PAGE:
Remember when cigarettes were supposed to be cool?

From caressing the lips of hot models and keeping the company of the country’s most popular sportsmen, cigarette industry has come a long way, baby.

Published: 30th May 2017 10:40 PM  |   Last Updated: 31st May 2017 08:54 PM   |  A+A-

File photo for representational purposes.

Express News Service

CHENNAI: Until the ban on all tobacco advertising - direct and surrogate - came into effect in 2004, India’s tobacco companies used to spend up to Rs 300 crore on inveigling themselves into the affections of Indians. Where has all that money gone? Today, India’s cigarette duopoly, ITC and Godfrey Phillips, which together account for 80 per cent of the cigarette sales in India, limit themselves to ‘at point’ advertising and market innovations to push their brands.

From caressing the lips of hot models and keeping the company of the country’s most popular sportsmen, cigarette industry has come a long way, baby.

Nifty advertising was always crucial for India’s tobacco companies in selling cigarettes the country’s choicest demographies, namely, upwardly mobile men and women. In their heyday, cigarette companies positioned their brands as lifestyle products with a dose of sex appeal thrown in.

A common element in the cigarette companies’ promotional tactics - now banned of course - was to associate the sticks with style and machismo. Thus did we see ads in the 1950s showing languorous males exhaling lazily as their women looked approvingly on.

While the bells began to toll for the industry in the US in the 1960s -- with the US surgeon general in 1964 mandating dire warnings on cigarette packs - it was still boom time in India. Cigarette brands styled themselves as aspirational products. In 1952, India produced 2,000 crore cigarettes. That figure quadrupled in the next 30 years.

When there was a dip in production between 1985 and 1992, the industry turned to sports promotion to pull it out of the slump and production touched the 10,000 crore mark by 2000.

Before the dark days were nigh, the cigarette industry used nifty advertising to associate itself with positive values like style, adventure, romance and even good health (sports!) ITC’s long-lived and memorable Made for Each Other campaign, launched in 1965 for its flagship Wills brand, presented it as the essence of a nuclear family.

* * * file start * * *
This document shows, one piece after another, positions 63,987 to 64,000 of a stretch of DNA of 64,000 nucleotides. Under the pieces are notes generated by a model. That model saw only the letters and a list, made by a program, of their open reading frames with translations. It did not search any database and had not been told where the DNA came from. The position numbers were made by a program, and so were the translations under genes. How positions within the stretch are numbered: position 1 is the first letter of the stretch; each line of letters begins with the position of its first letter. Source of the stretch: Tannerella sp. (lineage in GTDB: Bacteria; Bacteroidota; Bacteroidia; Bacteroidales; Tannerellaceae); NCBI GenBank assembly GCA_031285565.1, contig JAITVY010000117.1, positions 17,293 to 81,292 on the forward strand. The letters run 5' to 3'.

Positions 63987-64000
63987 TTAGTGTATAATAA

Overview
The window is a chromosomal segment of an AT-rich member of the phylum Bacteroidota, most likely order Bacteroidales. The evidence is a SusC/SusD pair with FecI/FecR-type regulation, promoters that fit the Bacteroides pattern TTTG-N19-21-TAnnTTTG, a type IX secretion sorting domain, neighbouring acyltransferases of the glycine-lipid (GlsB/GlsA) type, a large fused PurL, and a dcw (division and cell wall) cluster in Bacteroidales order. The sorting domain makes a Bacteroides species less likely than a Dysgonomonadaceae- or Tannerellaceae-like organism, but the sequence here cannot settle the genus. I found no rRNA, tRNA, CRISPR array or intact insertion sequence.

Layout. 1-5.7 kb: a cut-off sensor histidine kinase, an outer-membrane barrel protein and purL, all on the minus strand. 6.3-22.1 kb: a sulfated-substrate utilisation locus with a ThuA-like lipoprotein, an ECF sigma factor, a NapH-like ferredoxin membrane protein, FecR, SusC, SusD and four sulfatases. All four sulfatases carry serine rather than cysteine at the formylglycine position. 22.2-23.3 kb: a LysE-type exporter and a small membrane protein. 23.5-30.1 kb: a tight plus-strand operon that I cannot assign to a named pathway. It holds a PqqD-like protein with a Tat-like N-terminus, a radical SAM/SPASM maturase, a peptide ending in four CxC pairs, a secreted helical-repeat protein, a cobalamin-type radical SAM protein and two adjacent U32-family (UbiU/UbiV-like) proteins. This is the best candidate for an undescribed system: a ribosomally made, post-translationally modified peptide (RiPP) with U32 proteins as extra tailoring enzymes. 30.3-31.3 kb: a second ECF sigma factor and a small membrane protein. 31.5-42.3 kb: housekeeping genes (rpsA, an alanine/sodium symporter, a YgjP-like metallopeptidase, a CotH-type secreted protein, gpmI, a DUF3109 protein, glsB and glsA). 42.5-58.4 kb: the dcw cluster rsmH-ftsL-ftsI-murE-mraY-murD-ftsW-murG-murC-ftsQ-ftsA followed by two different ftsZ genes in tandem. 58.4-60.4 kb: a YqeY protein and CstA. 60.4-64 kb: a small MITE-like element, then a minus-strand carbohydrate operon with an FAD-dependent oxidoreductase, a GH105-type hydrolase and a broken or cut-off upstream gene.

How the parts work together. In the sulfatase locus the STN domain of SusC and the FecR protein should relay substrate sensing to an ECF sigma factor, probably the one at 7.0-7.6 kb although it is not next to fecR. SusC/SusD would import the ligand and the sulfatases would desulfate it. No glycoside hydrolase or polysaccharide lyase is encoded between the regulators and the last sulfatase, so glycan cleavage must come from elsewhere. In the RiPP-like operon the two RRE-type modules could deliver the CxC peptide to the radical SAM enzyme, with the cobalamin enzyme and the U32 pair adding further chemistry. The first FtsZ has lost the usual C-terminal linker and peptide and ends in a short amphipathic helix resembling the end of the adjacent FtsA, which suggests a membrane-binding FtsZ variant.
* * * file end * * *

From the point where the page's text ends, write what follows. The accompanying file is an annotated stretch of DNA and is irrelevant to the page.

As research scholars R Bansal, S John and P M Ling say in a study of cigarette advertising at the turn of the millennium, tobacco companies sought to associate smoking with aspiration: “the premium brands targeted the higher SES market using tangible images of westernisation and affluence whereas the low-priced segment advertisements invited smokers to belong to a league of their own and “rise to the taste” using intangible images.”

It’s an irony that Shiben Dutt of Hindustan Thompson Associates penned the catchy phrase the same year cigarette manufacturers in the USA were required to carry the warning ‘cigarette smoking maybe hazardous to your health’ on every pack.

The Made for Each Other campaign tore down the stigma associated with cigarettes and went on to establish a lifestyle connect in the Indian market, even holding best couple contests under that slogan. Taking ITC’s lead, other brands like Four Square (Live Life Kingsize) and Gold Flake (Smoothness and Satisfaction) started associating themselves with the good life.

A bit later, Vazir Sultan Tobacco’s Charms broke new ground by associating the denim-packed cigarette with freedom (the Spirit of Freedom).

Bollywood was no less crucial in promoting cigarettes as style statements. In 1989, Jackie Shroff featured in a Charminar ad with the slogan ‘It takes a Charminar to satisfy a man like you’. A decade or more earlier, Amitabh Bacchan made bidis the signature of working class rebellion in Deewar. What was once a vice used to characterize the villain in Bollywood movies became a hero thing in the 1990s. According to a WHO report, smoking by film protagonists rose from 27 per cent in 1991 to 53 per cent in 2000.

The other big prong in the industry’s strategy was sports sponsorship, modeled after big sporing events in the West, of course. In the 1980s, VST became the first corporate company to sponsor Indian cricket under the moniker of Charminar Challenge. Sports of the upwardly mobile classes, like motor sports invariably had a cigarette sponsor. ITC’s Wills became the official sponsor of the Indian cricket team in 1993 and bankrolled the Cricket World Cup in 1996.

This was the period when cigarette smoking broke majorly into new demographies and consumption steepled. A study by the Indian Medical Association found that smoking showed a five-fold increase among children during the World Cup tournament in 1996!.

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